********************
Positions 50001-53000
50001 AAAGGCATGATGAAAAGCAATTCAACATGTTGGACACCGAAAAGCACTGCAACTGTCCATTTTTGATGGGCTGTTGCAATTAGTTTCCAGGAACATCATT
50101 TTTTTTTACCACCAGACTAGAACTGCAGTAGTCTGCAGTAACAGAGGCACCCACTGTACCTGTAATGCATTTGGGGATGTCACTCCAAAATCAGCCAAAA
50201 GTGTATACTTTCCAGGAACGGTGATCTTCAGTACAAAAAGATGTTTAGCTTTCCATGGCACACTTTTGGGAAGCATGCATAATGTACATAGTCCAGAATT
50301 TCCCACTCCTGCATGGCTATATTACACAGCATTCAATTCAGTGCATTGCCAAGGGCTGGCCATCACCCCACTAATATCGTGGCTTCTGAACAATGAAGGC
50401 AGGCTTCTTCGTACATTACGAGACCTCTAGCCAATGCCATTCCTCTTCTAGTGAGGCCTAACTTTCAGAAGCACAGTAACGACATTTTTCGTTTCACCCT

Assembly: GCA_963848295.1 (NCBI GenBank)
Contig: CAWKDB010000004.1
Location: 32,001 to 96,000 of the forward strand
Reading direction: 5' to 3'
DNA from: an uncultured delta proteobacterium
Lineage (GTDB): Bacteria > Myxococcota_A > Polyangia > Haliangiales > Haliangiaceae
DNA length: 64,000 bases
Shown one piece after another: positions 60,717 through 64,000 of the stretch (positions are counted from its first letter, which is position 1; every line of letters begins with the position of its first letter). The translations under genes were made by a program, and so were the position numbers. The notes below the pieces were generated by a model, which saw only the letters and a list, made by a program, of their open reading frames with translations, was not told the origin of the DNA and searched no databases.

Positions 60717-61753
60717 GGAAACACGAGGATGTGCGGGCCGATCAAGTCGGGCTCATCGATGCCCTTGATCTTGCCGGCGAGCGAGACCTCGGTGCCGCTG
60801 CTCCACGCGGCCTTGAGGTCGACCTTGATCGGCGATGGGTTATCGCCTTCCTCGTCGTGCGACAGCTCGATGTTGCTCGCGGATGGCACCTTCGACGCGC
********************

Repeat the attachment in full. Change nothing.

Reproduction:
Positions 50001-53000
50001 AAAGGCATGATGAAAAGCAATTCAACATGTTGGACACCGAAAAGCACTGCAACTGTCCATTTTTGATGGGCTGTTGCAATTAGTTTCCAGGAACATCATT
50101 TTTTTTTACCACCAGACTAGAACTGCAGTAGTCTGCAGTAACAGAGGCACCCACTGTACCTGTAATGCATTTGGGGATGTCACTCCAAAATCAGCCAAAA
50201 GTGTATACTTTCCAGGAACGGTGATCTTCAGTACAAAAAGATGTTTAGCTTTCCATGGCACACTTTTGGGAAGCATGCATAATGTACATAGTCCAGAATT
50301 TCCCACTCCTGCATGGCTATATTACACAGCATTCAATTCAGTGCATTGCCAAGGGCTGGCCATCACCCCACTAATATCGTGGCTTCTGAACAATGAAGGC
50401 AGGCTTCTTCGTACATTACGAGACCTCTAGCCAATGCCATTCCTCTTCTAGTGAGGCCTAACTTTCAGAAGCACAGTAACGACATTTTTCGTTTCACCCT

Assembly: GCA_963848295.1 (NCBI GenBank)
Contig: CAWKDB010000004.1
Location: 32,001 to 96,000 of the forward strand
Reading direction: 5' to 3'
DNA from: an uncultured delta proteobacterium
Lineage (GTDB): Bacteria > Myxococcota_A > Polyangia > Haliangiales > Haliangiaceae
DNA length: 64,000 bases
Shown one piece after another: positions 60,717 through 64,000 of the stretch (positions are counted from its first letter, which is position 1; every line of letters begins with the position of its first letter). The translations under genes were made by a program, and so were the position numbers. The notes below the pieces were generated by a model, which saw only the letters and a list, made by a program, of their open reading frames with translations, was not told the origin of the DNA and searched no databases.

Positions 60717-61753
60717 GGAAACACGAGGATGTGCGGGCCGATCAAGTCGGGCTCATCGATGCCCTTGATCTTGCCGGCGAGCGAGACCTCGGTGCCGCTG
60801 CTCCACGCGGCCTTGAGGTCGACCTTGATCGGCGATGGGTTATCGCCTTCCTCGTCGTGCGACAGCTCGATGTTGCTCGCGGATGGCACCTTCGACGCGC